She set the duct tape and empty bottle on the counter then picked up her new rifle. She had already checked it over while Kent was cleaning up Robert. It was not an heirloom; the thing was new, brand new; if it had been fired more than fifty times Katie would cut off her right tit. However, there was no one she cared to make that bet with now. She placed the rifle on the island counter top and fitted the empty bottle over the barrel. Using the duct tape she bound the bottle to the rifle barrel, then taped a spiral along the sides of the bottle and over its bottom. By the time she was done the bottle was pointed as straight out from the barrel as she could make it and though it sagged slightly.
“What are you doing?” asked Jess.
'Inquisitive youth, maybe she could learn to be worth something.' Katie answered her as if she were a younger soldier asking her for information, “I am taping this bottle to the barrel of the rifle, then I am going to shoot a couple of those persistent zombies in the head. The bottle will help deaden the noise when I fire the rifle by capturing the escaping gas from the bullet. It is not perfect, it won't be totally silent, but I doubt anything will hear it from even a block away.”
“Oh, so others won't hear it. That looks simple.”
“It is, and effective, but not perfect. After about three shots it is even less effective, and you either need to duct tape up the holes in the bottom.” Katie pointed to the bottom of the bottle where the bullets would go through it, “Or get a new bottle. If you tape over the bottom like this it should prevent the plastic from shattering, but it could tear the bottle off the gun barrel too.”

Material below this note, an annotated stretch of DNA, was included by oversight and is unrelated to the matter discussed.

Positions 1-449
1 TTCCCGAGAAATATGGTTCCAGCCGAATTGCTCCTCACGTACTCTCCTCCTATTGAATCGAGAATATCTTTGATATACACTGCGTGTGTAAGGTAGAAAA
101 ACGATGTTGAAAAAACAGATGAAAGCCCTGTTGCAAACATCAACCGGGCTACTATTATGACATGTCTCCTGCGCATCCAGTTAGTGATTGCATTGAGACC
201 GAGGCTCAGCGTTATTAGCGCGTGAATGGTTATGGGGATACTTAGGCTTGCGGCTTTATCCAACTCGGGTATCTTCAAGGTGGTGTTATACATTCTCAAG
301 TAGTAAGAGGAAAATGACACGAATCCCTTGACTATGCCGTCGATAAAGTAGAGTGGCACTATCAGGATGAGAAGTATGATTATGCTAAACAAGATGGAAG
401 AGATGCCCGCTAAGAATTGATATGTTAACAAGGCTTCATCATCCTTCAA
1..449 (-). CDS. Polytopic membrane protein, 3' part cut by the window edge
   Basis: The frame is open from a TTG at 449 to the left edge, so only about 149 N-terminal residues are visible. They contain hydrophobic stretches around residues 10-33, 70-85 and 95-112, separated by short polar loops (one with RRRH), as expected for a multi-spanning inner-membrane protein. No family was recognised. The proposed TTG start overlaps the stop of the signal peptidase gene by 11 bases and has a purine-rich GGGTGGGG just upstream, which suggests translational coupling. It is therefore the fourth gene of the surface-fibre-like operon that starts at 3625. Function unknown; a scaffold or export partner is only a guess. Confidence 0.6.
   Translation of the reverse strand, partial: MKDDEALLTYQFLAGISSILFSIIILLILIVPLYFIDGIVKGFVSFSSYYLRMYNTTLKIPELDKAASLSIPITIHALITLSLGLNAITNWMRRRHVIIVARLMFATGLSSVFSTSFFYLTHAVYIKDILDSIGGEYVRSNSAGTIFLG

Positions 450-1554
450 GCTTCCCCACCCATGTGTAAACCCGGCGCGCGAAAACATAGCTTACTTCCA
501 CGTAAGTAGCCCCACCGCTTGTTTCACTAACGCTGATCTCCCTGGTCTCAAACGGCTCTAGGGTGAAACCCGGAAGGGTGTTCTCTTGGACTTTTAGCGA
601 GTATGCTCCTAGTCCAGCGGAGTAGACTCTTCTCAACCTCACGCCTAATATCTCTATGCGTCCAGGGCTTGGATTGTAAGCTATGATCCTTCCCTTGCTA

“Are you really are a sniper?”
“A markswoman, I have the same training, use the same equipment and test against the same targets as snipers.”
“Why aren't you called a sniper?”
“Sexism. It's better than it was, but the army still tends to regulate women to support roles. You can get around anything if you try hard enough. Or have the skills.”
“When did you go to the army?”
“Jess, now isn't the time. You and Bobby, get your guns, set them on the couch, then move the couch back about six inches, that should be enough for me to get this through the crack and cap a few of them. As soon as you put the couch down pick up your guns, but do not fire unless I tell you to or things really get out of hand.”
“Out of hand?” asked Bobby, “What does that mean?”
“You'll know it when you see it.”